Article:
But Tahitians aren’t the only heavyweights in the pearl world. South Seas pearls, farmed in Australia, Philippines, and Indonesia, are also big beautiful gems worth salivating over. Some of my favorite are the golden South Seas pearls, yellow being my favorite color. Hmmm. Maybe this is why I love Eve’s “Orbiting” pin.

But for sheer drama and color, look for the abalone pearls. These cultured pearls are usually formed by attaching a half round bead to the abalone shell and letting it do its work. Later, the blister formed can be cut from the shell and used as a half round in jewelry. But more often, the blisters are cut out and an area of the shell is cut with it to create some amazing freeform shapes. They’re like small Rorschach tests for jewelry designers who love working with them.

Indulge your sense of drama. Go big and go wild with pearls.

American Pearls: Finding a Home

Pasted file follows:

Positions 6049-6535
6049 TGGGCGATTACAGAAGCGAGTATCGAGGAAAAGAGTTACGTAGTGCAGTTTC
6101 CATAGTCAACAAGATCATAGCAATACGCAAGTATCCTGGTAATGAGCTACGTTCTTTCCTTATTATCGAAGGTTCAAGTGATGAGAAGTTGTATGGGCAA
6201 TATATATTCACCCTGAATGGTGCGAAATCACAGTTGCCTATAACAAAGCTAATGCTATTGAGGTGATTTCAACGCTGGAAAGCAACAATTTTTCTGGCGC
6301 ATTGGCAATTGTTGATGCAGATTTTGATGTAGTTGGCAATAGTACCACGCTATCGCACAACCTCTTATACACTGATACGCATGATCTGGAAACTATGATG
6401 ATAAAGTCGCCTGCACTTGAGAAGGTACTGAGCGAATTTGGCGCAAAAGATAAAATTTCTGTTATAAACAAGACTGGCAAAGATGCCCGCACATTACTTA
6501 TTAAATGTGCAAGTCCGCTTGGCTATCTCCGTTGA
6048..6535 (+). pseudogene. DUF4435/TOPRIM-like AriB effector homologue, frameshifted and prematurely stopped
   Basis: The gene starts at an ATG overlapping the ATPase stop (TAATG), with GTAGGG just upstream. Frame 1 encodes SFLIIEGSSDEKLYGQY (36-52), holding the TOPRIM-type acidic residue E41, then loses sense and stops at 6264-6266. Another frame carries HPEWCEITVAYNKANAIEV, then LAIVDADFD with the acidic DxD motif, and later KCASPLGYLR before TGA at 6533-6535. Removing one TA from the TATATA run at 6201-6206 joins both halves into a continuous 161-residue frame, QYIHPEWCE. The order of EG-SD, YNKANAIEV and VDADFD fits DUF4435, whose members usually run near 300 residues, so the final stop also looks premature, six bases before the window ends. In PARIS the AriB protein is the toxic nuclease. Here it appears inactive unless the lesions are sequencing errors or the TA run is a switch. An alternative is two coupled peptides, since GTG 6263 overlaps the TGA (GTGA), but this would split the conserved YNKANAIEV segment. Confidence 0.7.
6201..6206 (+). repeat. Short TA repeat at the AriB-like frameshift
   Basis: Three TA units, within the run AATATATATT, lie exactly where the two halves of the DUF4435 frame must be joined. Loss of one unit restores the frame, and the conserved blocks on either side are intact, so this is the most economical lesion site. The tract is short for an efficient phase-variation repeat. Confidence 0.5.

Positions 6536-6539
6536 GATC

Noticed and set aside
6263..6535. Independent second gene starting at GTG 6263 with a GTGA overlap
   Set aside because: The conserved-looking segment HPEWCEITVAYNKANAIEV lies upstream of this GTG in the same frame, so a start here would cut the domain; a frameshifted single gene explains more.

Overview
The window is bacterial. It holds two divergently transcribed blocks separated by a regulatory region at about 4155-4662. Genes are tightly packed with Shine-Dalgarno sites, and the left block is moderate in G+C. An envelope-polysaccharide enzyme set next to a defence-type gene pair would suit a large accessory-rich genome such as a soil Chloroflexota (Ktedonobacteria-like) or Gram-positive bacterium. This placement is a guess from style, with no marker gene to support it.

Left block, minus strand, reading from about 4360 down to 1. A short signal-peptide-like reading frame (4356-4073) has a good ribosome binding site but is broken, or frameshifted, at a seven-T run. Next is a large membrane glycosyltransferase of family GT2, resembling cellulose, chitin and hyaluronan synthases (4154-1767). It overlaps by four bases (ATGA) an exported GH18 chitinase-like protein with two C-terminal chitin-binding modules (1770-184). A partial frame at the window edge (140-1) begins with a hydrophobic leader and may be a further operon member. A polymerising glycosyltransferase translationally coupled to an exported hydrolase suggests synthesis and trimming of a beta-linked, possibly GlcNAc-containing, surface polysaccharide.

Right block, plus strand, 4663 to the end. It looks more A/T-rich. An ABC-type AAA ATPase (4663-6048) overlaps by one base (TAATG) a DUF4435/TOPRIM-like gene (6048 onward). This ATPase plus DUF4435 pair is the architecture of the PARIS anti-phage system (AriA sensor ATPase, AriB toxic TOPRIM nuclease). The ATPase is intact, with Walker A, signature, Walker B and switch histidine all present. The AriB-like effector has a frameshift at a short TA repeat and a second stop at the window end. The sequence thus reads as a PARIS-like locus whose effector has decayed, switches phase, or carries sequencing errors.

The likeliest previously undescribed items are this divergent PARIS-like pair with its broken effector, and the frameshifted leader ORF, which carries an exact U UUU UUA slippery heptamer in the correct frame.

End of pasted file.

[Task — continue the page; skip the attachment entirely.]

When John Latendresse established the American Pearl Company, in Camden, Tennessee, he knew that water quality would be vital for mussel survival and pearl culturing. The water temperature has to be just right, and that means the depth of the water has to be right. Too shallow, as during drought years, and mussels will die in the overheated water. There has to be a steady flow of water bringing food and oxygen to the mussels, so ponds are usually not suitable. To find the perfect spot, John Latendresse spent nine months investigating 300 bodies of water, studying daily weather charts from the areas, and experimental farms. His daughter Gina Latendresse, now president of the American Pearl Company, remembers that at one of her father’s experimental ponds early on, a guard would take a power boat out onto the water, driving it in large circles so that the propeller could churn life-giving oxygen into the water.